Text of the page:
A half-century later, America finds itself in the midst of a demographic revolution, propelled by the aging of 78 million baby boomers. By 2030 these individuals will make up between 20 percent and 25 percent of the overall population. A wave of "greedy geezers," some policy experts say, threatens to break upon us and wash away our fiscal health. While the full force of these demographics has yet to be felt, there is a degree of consensus in much of the current debate over Social Security and national savings: Graying means paying -- for those of us who are younger.
However, those who simply pair up the old lifestyle with demographic trends and declare that social insolvency lies ahead fail to understand that another transformation is unfolding in front of us. And it is as profound as the change that took place during the early days of Sun City.
Monday, Feb. 7, Noon ET: Marc Freedman discusses his Sunday Outlook article about why it's time for Americans to re-define their ideal image of retirement.
It's Not Your Grandfather's Retirement|
Forget the Protestant work ethic. Most Americans are ready to hang up their boots, ties, work tools and keyboards when the time comes. That makes for easy sales for the nation's retirement industry.
A Harris Interactive poll done in spring 2004 for Pulte Homes Inc. showed that the top retirement priorities for baby boomers are tending to their health and wellness (23 percent), traveling (22 percent) and relaxing (19 percent). Far behind on the list of priorities: volunteering in the community (2 percent), starting a new business (1 percent) and going back to school (less than 1 percent).
Nonetheless, there has been a small uptick in the percentage of people age 65 or older who still work, according to a February 2004 AARP report called "Aging and Work." That percentage dropped from 49.6 percent in 1950 for men to 30.2 percent in 1965 to a low of 16.5 percent in 1998. It crept back up to 17.8 percent in 2002.
Because women became more accepted in the workplace after World War II, the percentage of women age 65 and older who continued to work rose from 10.7 percent in 1950 to a high of 11.9 percent in 1960 before sliding to a low of 8.1 percent in 1985. Since 1998, the percentage has risen steadily to 9.9 percent in 2002. And that turn upward happened before the economic slowdown that followed the Sept. 11, 2001 attack, suggesting a change in mindset among older Americans.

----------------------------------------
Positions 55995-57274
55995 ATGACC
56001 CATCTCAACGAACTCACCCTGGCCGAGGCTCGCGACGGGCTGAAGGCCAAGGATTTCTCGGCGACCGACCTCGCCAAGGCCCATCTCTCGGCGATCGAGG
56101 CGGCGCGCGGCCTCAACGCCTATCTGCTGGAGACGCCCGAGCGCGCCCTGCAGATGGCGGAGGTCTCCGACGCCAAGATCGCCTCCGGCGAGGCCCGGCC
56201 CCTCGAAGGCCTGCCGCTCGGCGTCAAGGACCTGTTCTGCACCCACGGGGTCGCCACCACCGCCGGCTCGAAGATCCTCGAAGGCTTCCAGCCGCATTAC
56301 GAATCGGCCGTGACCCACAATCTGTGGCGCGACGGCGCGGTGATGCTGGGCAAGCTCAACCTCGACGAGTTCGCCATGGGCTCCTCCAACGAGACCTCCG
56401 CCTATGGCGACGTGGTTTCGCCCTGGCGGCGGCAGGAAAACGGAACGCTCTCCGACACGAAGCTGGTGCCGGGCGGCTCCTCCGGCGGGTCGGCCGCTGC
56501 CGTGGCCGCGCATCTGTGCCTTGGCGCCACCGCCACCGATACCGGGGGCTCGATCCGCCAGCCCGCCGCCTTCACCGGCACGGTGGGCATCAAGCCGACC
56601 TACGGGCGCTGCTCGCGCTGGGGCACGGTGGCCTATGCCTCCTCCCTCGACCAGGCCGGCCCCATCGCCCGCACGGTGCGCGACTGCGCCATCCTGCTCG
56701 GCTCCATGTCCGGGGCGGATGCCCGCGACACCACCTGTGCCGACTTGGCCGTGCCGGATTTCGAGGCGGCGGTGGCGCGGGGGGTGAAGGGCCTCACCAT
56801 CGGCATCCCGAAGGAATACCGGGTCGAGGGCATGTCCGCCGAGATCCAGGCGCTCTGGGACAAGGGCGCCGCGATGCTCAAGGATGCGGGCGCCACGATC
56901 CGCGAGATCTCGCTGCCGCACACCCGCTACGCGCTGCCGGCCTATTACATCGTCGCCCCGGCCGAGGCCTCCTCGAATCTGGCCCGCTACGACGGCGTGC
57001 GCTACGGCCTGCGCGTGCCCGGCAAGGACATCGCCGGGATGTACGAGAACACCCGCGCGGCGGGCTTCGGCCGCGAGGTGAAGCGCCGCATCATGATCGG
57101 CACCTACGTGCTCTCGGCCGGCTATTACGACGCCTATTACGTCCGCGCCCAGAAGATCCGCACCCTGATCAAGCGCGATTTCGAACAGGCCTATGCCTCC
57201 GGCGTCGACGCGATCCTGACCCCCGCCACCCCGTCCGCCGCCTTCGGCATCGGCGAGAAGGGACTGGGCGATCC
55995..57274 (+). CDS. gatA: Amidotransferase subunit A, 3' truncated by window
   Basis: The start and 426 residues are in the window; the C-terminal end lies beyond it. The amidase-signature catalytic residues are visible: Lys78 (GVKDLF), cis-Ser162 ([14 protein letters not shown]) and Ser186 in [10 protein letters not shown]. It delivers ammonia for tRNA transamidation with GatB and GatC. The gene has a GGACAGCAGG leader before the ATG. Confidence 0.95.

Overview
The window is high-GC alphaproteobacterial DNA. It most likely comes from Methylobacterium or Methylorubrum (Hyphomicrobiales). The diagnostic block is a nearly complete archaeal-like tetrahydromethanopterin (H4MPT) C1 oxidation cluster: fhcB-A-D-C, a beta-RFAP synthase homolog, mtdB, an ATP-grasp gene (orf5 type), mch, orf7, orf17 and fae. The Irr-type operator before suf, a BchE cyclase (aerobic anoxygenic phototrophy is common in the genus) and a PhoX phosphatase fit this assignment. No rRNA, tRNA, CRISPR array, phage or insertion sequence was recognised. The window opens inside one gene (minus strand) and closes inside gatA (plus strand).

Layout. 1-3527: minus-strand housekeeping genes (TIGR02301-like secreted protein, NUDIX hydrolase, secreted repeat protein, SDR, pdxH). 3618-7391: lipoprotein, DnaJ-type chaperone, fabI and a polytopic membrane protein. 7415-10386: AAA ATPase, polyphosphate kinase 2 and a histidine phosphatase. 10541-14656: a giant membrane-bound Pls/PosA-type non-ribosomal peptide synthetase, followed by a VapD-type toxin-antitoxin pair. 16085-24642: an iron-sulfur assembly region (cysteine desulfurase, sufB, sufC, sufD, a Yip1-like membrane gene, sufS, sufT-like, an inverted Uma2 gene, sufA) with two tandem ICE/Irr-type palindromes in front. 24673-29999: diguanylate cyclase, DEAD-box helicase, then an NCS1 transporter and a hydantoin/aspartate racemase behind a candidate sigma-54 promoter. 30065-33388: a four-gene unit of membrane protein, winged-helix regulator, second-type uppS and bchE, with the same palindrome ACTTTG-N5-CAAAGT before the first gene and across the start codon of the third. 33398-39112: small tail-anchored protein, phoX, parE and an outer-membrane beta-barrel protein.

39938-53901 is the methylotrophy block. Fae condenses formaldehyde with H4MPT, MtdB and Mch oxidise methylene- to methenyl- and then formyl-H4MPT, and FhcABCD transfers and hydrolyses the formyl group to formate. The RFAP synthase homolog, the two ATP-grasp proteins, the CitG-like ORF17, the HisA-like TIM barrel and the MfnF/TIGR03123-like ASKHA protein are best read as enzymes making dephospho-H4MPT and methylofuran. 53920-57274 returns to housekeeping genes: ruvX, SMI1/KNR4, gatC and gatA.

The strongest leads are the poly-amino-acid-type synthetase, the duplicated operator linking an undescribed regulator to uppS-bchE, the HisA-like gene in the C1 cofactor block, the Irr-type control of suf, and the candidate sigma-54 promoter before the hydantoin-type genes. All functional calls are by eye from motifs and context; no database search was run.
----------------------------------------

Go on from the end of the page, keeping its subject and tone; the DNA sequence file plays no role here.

Some of the rise in the frequency with which older Americans keep working may be because of changes in Social Security benefits. As part of the package of changes signed into law in 1983 to fix the system's finances, the retirement age for those seeking full benefits was raised starting in 2000. (People can still retire at age 62 and receive partial benefits.) Anyone born in 1937 or earlier can retire with full Social Security benefits starting at age 65. The age rises gradually so that those born in 1960 and later can retire with full benefits only starting at age 67.
These days, more Americans who do retire want to live busy lives, opting for cultural centers rather than golf courses, and family rather than good weather.
"The myth of retirement, of no longer being an active member of society, is being shattered," said a press release for Pulte, which now owns the company Del Webb started. Ken Plonski, a spokesman for a subsidiary of the company, told the Christian Science Monitor in 1997 that "We don't build shuffleboard courts any more."
-- Steven Mufson, Outlook staff
The gift of longevity is behind the new shift in the way people think about retirement. In 1900 the average American lived to the not-so-ripe age of 47. Today that number is 77, and rising. And that's long enough for retirees to get bored. How much golf can you play?